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Thread: Using a sculpture professor for a letter of recommendation?

  1. #1
         
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    Using a sculpture professor for a letter of recommendation?

    Ok, so I thought I was gonna go architecture school, until I started working with architects, then I realized that as much as I like architecture, A-school is not going to be a good fit. So after much research and deliberating, I am applying for various “real estate development” or “planning with a development emphasis” master’s programs.

    Here is the dilemna. While preparing for A-school, I took 2 sculpture classes, both from the same teacher, who I got to know quite well and who became aware of my skills and work ethic. I put a lot of work into those classes. I would like to get him to write a letter of recommendation since he knows me so well, but will it be detrimental to my applications to have my sculpture teacher write my letter? I’m sure the letter will be a positive one, I am just afraid that the admissions people will laugh at this recommendation from a fine arts professor, especially since I’m not a fine arts major (I have a planning bachelor’s). My other two letters are going to come from a planning professor who I have worked closely with ( I was his research assistant) and an environmental policy professor with whom I am a contributing author in a book to be published this fall. Is the sculpture professor idea a good one? I am planning on applying to MIT, Harvard, and Georgia Tech for planning; and MIT, Columbia, and Clemson for real estate development.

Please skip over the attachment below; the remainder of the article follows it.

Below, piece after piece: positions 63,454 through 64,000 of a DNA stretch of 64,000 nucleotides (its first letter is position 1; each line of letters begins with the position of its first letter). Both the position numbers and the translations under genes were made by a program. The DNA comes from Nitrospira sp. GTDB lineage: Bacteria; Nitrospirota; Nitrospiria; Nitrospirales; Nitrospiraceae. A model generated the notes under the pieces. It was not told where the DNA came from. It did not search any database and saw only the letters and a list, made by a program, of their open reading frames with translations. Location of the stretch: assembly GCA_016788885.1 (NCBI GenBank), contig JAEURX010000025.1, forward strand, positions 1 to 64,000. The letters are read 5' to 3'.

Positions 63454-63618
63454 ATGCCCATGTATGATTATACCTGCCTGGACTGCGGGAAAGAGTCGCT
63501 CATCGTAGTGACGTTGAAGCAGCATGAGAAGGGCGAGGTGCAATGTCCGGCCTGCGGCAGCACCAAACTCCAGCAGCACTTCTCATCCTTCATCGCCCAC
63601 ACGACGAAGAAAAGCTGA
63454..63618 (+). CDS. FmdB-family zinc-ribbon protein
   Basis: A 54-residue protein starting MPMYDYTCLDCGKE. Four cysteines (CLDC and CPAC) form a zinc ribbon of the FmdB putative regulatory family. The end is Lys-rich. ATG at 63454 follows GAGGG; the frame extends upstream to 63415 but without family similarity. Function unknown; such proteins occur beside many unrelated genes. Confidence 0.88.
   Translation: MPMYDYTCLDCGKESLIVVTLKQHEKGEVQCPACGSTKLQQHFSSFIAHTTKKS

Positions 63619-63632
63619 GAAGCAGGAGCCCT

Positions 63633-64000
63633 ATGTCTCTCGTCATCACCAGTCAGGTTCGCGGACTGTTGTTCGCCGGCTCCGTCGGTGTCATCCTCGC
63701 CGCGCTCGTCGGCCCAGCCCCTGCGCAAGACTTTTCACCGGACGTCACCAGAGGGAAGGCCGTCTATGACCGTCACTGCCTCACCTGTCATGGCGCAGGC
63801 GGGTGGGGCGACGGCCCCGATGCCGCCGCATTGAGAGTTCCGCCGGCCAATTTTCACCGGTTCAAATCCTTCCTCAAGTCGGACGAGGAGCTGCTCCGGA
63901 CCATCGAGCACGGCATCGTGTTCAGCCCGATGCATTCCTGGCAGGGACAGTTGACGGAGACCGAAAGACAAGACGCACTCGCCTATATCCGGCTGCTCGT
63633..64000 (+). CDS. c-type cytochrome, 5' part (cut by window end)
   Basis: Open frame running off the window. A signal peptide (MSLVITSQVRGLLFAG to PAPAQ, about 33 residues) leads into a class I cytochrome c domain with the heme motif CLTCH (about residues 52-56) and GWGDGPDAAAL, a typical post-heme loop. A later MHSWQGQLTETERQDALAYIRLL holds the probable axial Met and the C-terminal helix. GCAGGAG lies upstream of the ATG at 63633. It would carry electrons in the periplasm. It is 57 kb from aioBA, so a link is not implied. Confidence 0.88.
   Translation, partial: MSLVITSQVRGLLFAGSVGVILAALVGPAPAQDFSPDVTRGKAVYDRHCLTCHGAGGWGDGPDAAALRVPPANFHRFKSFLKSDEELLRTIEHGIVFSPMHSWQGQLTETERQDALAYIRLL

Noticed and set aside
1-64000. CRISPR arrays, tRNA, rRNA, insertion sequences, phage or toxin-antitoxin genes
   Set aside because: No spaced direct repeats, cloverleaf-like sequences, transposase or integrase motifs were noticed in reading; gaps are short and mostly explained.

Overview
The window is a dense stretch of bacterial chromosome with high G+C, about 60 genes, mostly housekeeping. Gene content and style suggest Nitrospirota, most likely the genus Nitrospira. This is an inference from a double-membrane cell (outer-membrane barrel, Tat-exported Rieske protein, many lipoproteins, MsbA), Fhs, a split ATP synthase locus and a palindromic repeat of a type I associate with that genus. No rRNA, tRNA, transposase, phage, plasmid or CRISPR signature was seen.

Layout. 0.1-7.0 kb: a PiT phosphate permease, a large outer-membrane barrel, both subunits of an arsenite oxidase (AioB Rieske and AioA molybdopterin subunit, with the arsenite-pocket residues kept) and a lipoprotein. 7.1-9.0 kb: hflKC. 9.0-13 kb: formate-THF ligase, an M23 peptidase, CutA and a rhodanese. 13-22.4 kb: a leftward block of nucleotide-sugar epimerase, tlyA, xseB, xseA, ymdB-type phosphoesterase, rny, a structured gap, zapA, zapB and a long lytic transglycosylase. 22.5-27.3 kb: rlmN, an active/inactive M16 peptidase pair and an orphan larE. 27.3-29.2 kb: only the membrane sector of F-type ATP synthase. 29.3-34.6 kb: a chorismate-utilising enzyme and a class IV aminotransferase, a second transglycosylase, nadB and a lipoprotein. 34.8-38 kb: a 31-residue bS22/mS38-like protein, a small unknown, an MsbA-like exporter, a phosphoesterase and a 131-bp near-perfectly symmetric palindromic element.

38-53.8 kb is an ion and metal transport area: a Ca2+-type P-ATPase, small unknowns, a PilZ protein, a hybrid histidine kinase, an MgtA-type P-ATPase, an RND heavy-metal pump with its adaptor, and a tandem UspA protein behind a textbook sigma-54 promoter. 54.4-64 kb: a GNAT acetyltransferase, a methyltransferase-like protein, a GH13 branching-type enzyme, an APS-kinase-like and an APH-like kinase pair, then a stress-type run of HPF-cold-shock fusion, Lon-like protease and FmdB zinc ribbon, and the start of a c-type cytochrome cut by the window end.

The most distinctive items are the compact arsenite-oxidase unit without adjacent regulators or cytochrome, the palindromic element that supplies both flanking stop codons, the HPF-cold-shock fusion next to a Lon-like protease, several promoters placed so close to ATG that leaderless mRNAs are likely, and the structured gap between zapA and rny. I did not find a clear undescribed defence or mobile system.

2. #2
    Cyburbian
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    Heck no

    Quote Originally posted by davidgray
    Ok, so I thought I was gonna go architecture school, until I started working with architects, then I realized that as much as I like architecture, A-school is not going to be a good fit. So after much research and deliberating, I am applying for various “real estate development” or “planning with a development emphasis” master’s programs.

    Here is the dilemna. While preparing for A-school, I took 2 sculpture classes, both from the same teacher, who I got to know quite well and who became aware of my skills and work ethic. I put a lot of work into those classes. I would like to get him to write a letter of recommendation since he knows me so well, but will it be detrimental to my applications to have my sculpture teacher write my letter? I’m sure the letter will be a positive one, I am just afraid that the admissions people will laugh at this recommendation from a fine arts professor, especially since I’m not a fine arts major (I have a planning bachelor’s). My other two letters are going to come from a planning professor who I have worked closely with ( I was his research assistant) and an environmental policy professor with whom I am a contributing author in a book to be published this fall. Is the sculpture professor idea a good one? I am planning on applying to MIT, Harvard, and Georgia Tech for planning; and MIT, Columbia, and Clemson for real estate development.